Last night, Salem College and Wake Forest University co-sponsored an event with two women writers and editors – Hannah Tinti and Ladette Randolph. They were brilliant and mesmerizing. It was like staring into a fire and imagining the dancing embers as fairies and gnomes. But then again, I don’t think there is anything better than listening to an author read her own passages, knowing every pause and inflection is exactly where and how it was intended to be when written.

Hannah Tinti began the evening with a few tidbits of her own life and how it shaped her writing. She grew up in Salem, Massachusetts, worked in a museum of torture devices used on witches, and had a traumatic event happen to her in an old graveyard. This was illustrated on post-its, a collection of such stories coming out in the spring entitled, ‘Post-It Notebook’. It also influenced passages in her novel, ‘The Good Thief’, which she also read from. A best seller, it will grab you from the start. Her writing has been compared to Robert Louis Stevenson and Charles Dickens.

Ladette Randolph, from the rough ranching plains of Nebraska, had a different tale or two. She read from her novel, ‘A Sandhills Ballad’, a very serious and compelling story of the hardships of the heartland prairie on a woman. And then she followed this with a short, humorous story about a man stuck in a rut who is delivered from the mundane by a foul-mouthed parrot. Quite enjoyable, though she apologized in advance for the rough language of the bird, which was hilarious to hear spewing from such a proper and poised lady. I think she had a lot of fun with it.

Both of these women were generous with their time and conversation, staying in the lobby to sign books and chat with anyone interested in them. And they seemed to be equally interested in every young lady that approached, asking about their lives and career paths, personalizing the dedications inside the presented books.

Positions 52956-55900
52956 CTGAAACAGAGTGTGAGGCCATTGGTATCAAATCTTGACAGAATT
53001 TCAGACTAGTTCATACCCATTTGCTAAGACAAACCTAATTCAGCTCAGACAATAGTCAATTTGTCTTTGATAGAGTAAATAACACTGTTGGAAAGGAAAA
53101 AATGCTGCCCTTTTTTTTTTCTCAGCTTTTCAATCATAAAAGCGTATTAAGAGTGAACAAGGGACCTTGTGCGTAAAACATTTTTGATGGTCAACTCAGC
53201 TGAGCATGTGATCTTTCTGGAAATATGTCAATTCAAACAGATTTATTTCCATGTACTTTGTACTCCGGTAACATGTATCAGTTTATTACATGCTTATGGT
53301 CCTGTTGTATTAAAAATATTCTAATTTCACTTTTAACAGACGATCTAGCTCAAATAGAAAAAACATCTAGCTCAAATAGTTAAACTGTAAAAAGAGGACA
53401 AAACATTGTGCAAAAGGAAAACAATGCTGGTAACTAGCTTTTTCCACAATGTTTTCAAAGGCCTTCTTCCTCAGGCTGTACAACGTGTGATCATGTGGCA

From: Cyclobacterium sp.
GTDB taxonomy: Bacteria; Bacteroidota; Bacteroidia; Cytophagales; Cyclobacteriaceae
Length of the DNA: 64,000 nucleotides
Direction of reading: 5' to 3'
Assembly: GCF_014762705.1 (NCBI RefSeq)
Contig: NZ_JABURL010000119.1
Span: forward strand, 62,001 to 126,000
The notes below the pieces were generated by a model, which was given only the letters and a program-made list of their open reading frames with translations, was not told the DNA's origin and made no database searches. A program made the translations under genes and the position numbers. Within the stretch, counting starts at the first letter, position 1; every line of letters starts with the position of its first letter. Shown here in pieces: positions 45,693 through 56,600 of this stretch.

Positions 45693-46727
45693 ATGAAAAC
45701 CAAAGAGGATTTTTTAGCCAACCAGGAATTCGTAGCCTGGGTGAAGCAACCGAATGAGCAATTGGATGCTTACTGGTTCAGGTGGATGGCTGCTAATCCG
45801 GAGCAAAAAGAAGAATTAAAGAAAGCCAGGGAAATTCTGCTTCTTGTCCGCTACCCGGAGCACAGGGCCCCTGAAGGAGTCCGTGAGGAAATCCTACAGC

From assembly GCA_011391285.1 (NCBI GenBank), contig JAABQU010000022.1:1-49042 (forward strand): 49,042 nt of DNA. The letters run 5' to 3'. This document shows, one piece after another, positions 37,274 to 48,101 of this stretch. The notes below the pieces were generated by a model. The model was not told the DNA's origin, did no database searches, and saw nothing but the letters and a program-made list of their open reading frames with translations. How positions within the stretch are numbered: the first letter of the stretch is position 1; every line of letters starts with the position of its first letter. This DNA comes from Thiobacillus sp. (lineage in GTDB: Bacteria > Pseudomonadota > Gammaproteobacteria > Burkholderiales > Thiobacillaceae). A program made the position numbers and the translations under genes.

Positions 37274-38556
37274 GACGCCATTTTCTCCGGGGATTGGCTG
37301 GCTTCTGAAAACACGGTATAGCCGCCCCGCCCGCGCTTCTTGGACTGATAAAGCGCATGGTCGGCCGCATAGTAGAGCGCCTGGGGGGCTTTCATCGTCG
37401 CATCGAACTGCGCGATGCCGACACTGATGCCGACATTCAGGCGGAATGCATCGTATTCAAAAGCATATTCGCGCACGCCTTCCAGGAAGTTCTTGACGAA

We discussed my writing and publishing path, my recent workshop in France, what I am currently working on. They gave me encouragement and assured me that many women have done as I have – waited until the children were grown before exploring their creative path. To hear this from two women who have accomplished what I strive for, was more than inspiring. A thousand thanks!

But I was also inspired by the students at Salem College. The joy of writing shone on their faces. It was great to see that they were starting out on the right path, not taking the rather crooked, looping one that I have. Yet, the fear that their parents had about a steady income had most of them seeking double majors, just in case. Smart.

One young lady whose pen name is J.P. Wickwire, already has an anthology of mythical planets and beings. And she is only seventeen! She wants to surprise her readers, give them unforeseen twists and plots. Her peeve is anything predictable and formulaic. I’d say that is a name we will all hear again.

Bravo to Salem College, located in the Old Salem area of Winston-Salem, NC. The bakery alone is reason to visit. And they shared their treats with the guests, offering Salem tea, cheese straws, and an assortment of cookies. A tasty refreshment, ideal for mingling and chatting. Altogether, it was a lovely evening.

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